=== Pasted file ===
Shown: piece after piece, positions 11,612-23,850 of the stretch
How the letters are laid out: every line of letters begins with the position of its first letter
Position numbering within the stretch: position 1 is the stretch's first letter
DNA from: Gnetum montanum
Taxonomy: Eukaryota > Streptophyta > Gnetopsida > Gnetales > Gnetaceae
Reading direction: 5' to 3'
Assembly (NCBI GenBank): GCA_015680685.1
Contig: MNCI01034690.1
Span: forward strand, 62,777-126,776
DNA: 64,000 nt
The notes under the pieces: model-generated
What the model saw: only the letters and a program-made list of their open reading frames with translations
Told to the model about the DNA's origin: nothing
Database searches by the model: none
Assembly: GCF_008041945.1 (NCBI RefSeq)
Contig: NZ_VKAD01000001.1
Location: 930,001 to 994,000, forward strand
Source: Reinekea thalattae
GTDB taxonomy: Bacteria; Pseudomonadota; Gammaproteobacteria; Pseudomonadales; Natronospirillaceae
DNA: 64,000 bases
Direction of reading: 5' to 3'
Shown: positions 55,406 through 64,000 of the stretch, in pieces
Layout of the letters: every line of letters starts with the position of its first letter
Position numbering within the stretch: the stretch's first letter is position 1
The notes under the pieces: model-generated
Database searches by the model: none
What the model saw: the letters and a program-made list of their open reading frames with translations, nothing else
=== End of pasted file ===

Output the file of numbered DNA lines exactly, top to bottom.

Shown: piece after piece, positions 11,612-23,850 of the stretch
How the letters are laid out: every line of letters begins with the position of its first letter
Position numbering within the stretch: position 1 is the stretch's first letter
DNA from: Gnetum montanum
Taxonomy: Eukaryota > Streptophyta > Gnetopsida > Gnetales > Gnetaceae
Reading direction: 5' to 3'
Assembly (NCBI GenBank): GCA_015680685.1
Contig: MNCI01034690.1
Span: forward strand, 62,777-126,776
DNA: 64,000 nt
The notes under the pieces: model-generated
What the model saw: only the letters and a program-made list of their open reading frames with translations
Told to the model about the DNA's origin: nothing
Database searches by the model: none
Assembly: GCF_008041945.1 (NCBI RefSeq)
Contig: NZ_VKAD01000001.1
Location: 930,001 to 994,000, forward strand
Source: Reinekea thalattae
GTDB taxonomy: Bacteria; Pseudomonadota; Gammaproteobacteria; Pseudomonadales; Natronospirillaceae
DNA: 64,000 bases
Direction of reading: 5' to 3'
Shown: positions 55,406 through 64,000 of the stretch, in pieces
Layout of the letters: every line of letters starts with the position of its first letter
Position numbering within the stretch: the stretch's first letter is position 1
The notes under the pieces: model-generated
Database searches by the model: none
What the model saw: the letters and a program-made list of their open reading frames with translations, nothing else